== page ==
HIV Prevalence Grows in Teens
Growing HIV incidence in young individuals could cause epidemic to become worse.
In the midst of the HIV/AIDS global epidemic, attendees at the AIDS 2016 annual meeting learned there is a surge in the amount of teen HIV cases, which could end up causing the epidemic to spiral out of control again unless something is done, reported New Scientist.
In 2014, the US Centers for Disease Control and Prevention estimated that youth between the ages of 13- and 24-years-old accounted for 22% of all new HIV diagnoses in the United States.
But, the most substantial data on this boom came from South Africa. In a study presented at AIDS 2016, individuals with HIV between 10- and 19-years-old increased 16-fold to 237,987 since the mid-2000s. Some of these adolescents contracted HIV recently, while others may have had the infection their whole lives because of mother-to-child transmission.
Although steps have been taken to prevent this form of transmission, which has dramatically reduced the amount of infants born with HIV, the drugs were not widely available during the time today’s young adults were born, according to New Scientist.
“What we’re seeing is a shift of relative age distribution of those on ART away from those under 5, and towards those over 10 years old,” researcher Mhairi Maskew told New Scientist.
Maskew noted these findings suggest that the number of HIV-infected individuals between the ages of 15- and 19-years-old will peak around 2019. Although 74% of 5- to 9-year-olds had the virus under control, the numbers dropped to 69% in 10- to 14-year-olds, and 62% in 15- to 19-year-olds, according to New Scientist.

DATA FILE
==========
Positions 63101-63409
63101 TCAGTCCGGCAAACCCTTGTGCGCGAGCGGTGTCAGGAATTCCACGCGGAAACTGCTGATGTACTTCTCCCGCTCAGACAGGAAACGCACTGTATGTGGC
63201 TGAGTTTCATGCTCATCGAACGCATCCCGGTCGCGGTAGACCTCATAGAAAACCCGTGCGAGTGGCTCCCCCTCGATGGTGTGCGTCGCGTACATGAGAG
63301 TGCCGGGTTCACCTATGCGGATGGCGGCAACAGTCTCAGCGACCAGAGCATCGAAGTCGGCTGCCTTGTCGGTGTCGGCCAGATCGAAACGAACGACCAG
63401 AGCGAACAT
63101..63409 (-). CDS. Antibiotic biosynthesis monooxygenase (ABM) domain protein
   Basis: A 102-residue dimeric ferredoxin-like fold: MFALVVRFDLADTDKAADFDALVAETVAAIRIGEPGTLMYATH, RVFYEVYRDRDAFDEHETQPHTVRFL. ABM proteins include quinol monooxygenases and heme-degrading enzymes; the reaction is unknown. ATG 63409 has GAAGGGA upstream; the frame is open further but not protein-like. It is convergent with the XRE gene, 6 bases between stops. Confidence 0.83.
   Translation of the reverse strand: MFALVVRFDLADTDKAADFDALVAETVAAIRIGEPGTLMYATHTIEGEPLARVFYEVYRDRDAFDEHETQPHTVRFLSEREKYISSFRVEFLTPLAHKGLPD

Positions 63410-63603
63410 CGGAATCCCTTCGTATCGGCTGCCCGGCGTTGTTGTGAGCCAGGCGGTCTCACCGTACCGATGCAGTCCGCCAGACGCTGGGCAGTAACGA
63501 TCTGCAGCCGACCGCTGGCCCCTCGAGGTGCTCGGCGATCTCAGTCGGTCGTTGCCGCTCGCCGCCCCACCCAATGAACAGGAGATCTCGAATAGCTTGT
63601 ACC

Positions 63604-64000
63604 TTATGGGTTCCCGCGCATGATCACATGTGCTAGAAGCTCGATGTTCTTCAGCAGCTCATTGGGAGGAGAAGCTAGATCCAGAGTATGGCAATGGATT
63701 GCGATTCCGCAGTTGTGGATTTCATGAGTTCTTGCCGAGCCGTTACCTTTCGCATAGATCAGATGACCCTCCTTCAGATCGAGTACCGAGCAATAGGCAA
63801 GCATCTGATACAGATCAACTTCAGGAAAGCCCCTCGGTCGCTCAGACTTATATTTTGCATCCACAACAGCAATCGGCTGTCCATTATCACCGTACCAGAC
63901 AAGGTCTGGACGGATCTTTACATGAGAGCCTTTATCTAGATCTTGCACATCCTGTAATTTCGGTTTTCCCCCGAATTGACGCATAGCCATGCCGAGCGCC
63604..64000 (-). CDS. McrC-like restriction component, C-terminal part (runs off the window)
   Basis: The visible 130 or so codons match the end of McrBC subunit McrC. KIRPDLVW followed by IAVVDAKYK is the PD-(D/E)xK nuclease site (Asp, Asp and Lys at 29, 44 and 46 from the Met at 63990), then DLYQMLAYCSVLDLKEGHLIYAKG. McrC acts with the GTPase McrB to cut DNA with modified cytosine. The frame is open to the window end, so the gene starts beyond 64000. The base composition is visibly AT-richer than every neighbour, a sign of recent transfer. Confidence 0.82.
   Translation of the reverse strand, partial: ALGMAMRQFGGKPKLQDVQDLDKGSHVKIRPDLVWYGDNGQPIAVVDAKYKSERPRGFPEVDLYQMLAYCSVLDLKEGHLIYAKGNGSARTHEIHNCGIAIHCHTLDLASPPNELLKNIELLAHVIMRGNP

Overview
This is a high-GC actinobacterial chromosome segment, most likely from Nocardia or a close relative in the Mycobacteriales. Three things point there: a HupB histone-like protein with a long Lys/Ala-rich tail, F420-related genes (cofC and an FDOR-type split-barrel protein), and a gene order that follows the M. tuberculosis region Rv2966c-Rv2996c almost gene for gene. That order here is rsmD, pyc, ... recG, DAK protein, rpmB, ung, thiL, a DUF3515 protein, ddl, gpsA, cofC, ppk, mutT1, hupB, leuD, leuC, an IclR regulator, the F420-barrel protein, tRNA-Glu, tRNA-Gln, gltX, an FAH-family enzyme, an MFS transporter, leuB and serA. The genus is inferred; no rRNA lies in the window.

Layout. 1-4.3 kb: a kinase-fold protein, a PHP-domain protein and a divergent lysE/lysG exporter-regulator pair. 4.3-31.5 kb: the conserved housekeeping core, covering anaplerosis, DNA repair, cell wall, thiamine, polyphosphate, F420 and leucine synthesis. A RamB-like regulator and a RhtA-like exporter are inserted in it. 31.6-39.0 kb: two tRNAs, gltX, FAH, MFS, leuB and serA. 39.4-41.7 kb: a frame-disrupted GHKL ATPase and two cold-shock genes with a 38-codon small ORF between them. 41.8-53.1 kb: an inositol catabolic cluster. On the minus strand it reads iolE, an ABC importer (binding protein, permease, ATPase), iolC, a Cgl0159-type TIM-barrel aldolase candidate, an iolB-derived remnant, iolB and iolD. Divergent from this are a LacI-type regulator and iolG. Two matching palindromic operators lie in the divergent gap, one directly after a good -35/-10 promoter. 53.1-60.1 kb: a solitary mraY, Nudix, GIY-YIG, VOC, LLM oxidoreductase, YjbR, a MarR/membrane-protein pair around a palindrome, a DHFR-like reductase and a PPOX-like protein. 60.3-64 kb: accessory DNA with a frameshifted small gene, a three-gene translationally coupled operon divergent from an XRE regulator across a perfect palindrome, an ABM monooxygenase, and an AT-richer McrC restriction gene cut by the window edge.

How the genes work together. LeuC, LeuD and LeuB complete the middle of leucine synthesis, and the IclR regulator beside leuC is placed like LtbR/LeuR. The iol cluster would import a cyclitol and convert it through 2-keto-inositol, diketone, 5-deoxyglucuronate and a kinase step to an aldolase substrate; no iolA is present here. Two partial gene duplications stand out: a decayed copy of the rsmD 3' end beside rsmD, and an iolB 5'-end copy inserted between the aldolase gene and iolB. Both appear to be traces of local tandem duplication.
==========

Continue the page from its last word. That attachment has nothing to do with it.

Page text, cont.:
To address this issue, researchers in Durban shared evidence on how best to protect teens from the virus and stop it from spreading. One approach may be to offer adolescents access to PrEP to help protect against infection, according to New Scientist.
In an article published by NPR, 18-year-old Catherine Msimango said that every night she takes PrEP, the same pill that people with HIV take to fight the virus, despite being HIV-negative. Msimango resides in Soweto, South Africa has nearly 7 million people living with HIV, which is more than any other country in the world, according to NPR.
A pilot program was recently launched to offer antiretroviral drugs to teenagers in Soweto and Cape Town, South Africa, including 150 sexually active teens between the ages of 15- and 19-years-old. The researchers are optimistic about PrEP being used as a new prevention method for HIV and stated that it could be revolutionary if introduced on a large scale, according to the report.